Diversity and plasticity of the seed specialized metabolome in Camelina species

Highlight IJPB of the "Plant biology and breeding" INRAE division

Plants produce thousands of Specialized Metabolites (SMs), formerly called “secondary metabolites”, with diversified biological activities that are critical for the interaction of plants with their environment. SMs are synthetized in different plant organs, particularly in seeds that accumulate large amount of various SMs classes 1 (see box).

Camelina sativa is a Brassicaceae that is used for research purpose or cultivated for human/animal nutrition and industrial uses (high level of omega 3 fatty acids), see box. Nevertheless, few information were available about camelina seed co-products, including diversity and environmental plasticity of SMs such as flavonoids and glucosinolates. Cultivation of camelina and other Brassicaceae crops is accompanied by increase concerns regarding plant health for abiotic and biotic stress factors.

Specialized Metabolites (SMs) play a key role in the interactions of plants with their environment and against stress. These SMs are widely accumulated in plants and seeds of many Brassicaceae such as camelina (Camelina sativa L.). This oilseed field crop has gained a lot of interest in the past few years as a rustic oilseed crop. In a first work, Massimiliano Corso from the "Seed Development and Quality" SEEDEV team with colleagues and collaborators* analysed SMs profiles of six camelina genotypes grown in the field and harvested over five consecutive years. These analyses allowed detailed annotation of seed SMs and showed that the seed metabolome is extremely impacted by environmental factors. Among the well-identified compounds, flavonols are characterized by the highest plasticity. Alkaloids and glucosinolates were also shown to have a high and higher phenotypic plasticity than most free primary metabolites, proteins, lipids and fatty acids. This work has shown that seeds have a dynamic and plastic metabolism, with an impact on seed quality.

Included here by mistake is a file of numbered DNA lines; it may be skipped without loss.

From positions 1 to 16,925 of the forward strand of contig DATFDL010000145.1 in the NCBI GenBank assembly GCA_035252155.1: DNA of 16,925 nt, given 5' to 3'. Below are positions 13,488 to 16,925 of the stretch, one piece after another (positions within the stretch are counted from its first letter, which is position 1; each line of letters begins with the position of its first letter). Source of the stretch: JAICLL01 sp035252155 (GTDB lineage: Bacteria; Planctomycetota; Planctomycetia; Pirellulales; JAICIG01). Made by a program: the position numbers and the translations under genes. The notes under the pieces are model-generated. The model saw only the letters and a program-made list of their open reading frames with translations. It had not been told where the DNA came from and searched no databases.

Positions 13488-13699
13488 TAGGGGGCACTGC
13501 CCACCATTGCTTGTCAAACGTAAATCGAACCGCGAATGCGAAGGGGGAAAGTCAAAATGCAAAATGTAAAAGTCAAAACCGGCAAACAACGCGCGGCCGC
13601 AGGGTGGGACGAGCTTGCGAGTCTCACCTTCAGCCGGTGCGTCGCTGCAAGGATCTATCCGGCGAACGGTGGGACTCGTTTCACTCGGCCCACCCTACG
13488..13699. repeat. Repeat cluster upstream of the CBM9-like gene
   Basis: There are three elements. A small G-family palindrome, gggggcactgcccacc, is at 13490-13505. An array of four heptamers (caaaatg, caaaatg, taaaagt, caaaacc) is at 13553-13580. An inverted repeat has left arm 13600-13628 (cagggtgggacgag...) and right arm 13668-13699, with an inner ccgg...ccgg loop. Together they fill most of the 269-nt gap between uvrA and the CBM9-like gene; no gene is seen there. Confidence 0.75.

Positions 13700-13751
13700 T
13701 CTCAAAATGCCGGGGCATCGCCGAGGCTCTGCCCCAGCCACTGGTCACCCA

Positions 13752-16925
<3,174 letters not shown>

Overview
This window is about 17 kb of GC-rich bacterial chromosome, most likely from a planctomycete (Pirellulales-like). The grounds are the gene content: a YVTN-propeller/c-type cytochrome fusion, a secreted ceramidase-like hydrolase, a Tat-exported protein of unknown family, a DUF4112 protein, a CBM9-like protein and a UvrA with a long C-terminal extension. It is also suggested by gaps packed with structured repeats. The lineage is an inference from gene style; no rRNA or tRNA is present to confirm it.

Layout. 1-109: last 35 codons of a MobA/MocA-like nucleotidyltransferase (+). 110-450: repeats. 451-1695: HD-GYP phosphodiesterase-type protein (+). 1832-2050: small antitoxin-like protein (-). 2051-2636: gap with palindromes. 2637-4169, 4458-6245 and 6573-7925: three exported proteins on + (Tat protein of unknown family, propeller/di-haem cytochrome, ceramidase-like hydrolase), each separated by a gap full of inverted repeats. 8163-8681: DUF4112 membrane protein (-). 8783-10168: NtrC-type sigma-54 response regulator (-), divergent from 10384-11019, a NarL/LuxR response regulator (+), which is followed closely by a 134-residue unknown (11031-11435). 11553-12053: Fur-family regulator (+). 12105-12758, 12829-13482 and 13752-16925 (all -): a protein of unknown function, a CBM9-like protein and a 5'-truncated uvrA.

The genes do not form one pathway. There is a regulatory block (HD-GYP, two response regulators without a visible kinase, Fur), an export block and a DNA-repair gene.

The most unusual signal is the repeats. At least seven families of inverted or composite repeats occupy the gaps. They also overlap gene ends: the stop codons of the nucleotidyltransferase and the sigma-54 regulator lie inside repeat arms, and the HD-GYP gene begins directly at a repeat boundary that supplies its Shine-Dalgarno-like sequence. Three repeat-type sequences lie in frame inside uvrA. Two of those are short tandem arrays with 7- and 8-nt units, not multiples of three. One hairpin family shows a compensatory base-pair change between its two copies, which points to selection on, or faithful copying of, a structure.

Besides SMs, a characterization of primary metabolites and lipids has been performed. The analyses highlighted that most specialized metabolites categories (e.g. flavonols, glucosinolates) showed a higher phenotypic plasticity with respect to most of the primary metabolites, including some sugars and fatty acids, proteins and most lipid classes (e.g. triacylglycerols), but similar plasticity compared with free amino acids and carboxylic acids. The authors highlighted major effects of the environment on the stimulation of the seed specialized metabolome suggesting that seeds show a very dynamic and inducible metabolism, with an impact on seed quality.

In a second work, scientists aim at gaining a deeper knowledge on the mechanisms controlling seed SMs biosynthesis and the impact of biotic stresses on their accumulation in camelina ssp and other Brassicaceae.